CROSSING THE RUBICON: LETTING GO

Six years can seem like an eternity…or the blink of an eye. It depends on the viewpoint and the depth of feelings regarding the time period.

It has been six years since my last blog and though that time period seemed interminable, now that it’s gone…it’s gone… and I keep the fragments I choose to keep in my life’s mosaic. The rest of the colors are painting in the past.

And what a past it was. I said goodbye to my best friend, my soul partner, my harmonic counterpoint, my husband of 42 years. It was a long goodbye. Dementia and Parkinsons have a way of elongating the process of loss. It takes away a little bit at a time, until the person has basically moved on with the personality and memory gone as well. The only way to make it through is to keep friends and family close, if not physically, at least in heart, because the caregiving is an extensive toll on the self. God bless those friends, neighbors, and caregivers who swooped in like angels to help, especially in the last days.

I learned a lot about myself, about love, and the extreme power of divine direction when I went through the process of preparing for a death. Fortunately, I had a close friend by my side when making all the funeral arrangements a year in advance. We actually enjoyed the experience together. I think we were one of the more memorable meetings for the funeral director. I kept the cremation as simple as possible. I choose a handsome cherry wood box for the cremains with our favorite quote from Le Petit Prince, when the fox says goodbye and shares his secret. I picked out my own funereal things as well. I know someday I shall need them. Death is unavoidable, but the transition process can be beautiful and strangely joyful if done right.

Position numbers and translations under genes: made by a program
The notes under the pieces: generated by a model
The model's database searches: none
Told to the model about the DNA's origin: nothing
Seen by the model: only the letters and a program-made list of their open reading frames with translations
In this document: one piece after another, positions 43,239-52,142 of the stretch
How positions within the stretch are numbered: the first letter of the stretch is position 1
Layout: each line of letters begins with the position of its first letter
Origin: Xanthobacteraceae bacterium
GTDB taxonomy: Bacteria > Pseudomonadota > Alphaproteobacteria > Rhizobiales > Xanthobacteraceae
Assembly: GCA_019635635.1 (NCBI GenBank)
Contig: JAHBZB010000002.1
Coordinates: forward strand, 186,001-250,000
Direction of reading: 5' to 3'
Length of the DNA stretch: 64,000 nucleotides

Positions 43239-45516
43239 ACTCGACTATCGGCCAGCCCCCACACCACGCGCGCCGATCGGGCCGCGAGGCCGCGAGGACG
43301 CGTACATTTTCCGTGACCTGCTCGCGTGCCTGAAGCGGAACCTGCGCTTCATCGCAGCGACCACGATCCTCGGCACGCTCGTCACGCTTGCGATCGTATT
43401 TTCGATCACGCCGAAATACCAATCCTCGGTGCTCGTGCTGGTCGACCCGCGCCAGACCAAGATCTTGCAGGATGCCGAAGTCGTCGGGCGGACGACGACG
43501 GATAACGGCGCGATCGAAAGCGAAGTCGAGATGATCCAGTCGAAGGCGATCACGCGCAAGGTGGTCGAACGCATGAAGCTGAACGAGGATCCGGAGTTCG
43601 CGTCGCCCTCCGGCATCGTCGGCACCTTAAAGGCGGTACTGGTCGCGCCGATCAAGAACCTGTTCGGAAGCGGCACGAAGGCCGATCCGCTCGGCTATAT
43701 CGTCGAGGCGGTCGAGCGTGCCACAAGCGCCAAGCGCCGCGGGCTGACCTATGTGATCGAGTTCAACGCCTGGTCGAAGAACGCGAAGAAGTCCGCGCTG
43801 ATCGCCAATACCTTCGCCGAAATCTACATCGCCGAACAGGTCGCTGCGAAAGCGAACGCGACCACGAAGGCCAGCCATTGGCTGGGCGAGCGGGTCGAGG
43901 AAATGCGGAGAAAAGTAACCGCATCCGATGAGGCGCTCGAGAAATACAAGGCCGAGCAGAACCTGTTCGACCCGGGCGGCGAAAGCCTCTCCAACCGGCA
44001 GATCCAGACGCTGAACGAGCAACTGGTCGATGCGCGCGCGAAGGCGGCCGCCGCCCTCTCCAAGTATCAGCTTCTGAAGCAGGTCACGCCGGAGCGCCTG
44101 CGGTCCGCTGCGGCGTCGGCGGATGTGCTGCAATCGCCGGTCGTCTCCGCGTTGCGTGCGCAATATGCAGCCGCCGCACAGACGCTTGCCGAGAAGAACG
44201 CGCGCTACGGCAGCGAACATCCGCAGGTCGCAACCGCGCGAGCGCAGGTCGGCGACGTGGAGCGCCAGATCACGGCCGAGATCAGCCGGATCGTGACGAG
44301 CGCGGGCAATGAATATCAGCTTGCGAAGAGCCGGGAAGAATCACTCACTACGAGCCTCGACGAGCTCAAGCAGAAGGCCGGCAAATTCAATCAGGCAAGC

I had made a promise to Bob that I would keep him at home until the very end. It was a promise I kept although not easily as I went through major surgery for a dialysis port, which got severely infected and failed. The second procedure failed as well. I just had to get better and stronger, so I did.

Meanwhile as the time for saying goodbye grew nearer I made sure that Bob could see all the people he loved under the best and happiest conditions. I decorated the house for Christmas in July that year, 2019. It’s always been our special time filled with parties and family, the tons of artistic and handmade decorations, the spreads of food fit for a Dickens Christmas Carol feast. We got to enjoy wonderful, loving connections with family and friends.

I knew that Bob would also be gone for his September birthday (sometimes I just see things in advance) so I made sure he opened happy birthday presents as well as traditionally wrapped Christmas gifts in August.

Our parish priest came to give final absolution and blessings while Bob was still able to speak. And we lit up the room with candles, a string of Christmas lights, and there was a soft pink glow to the room while we prayed that didn’t come from any physical source. I think it came from love.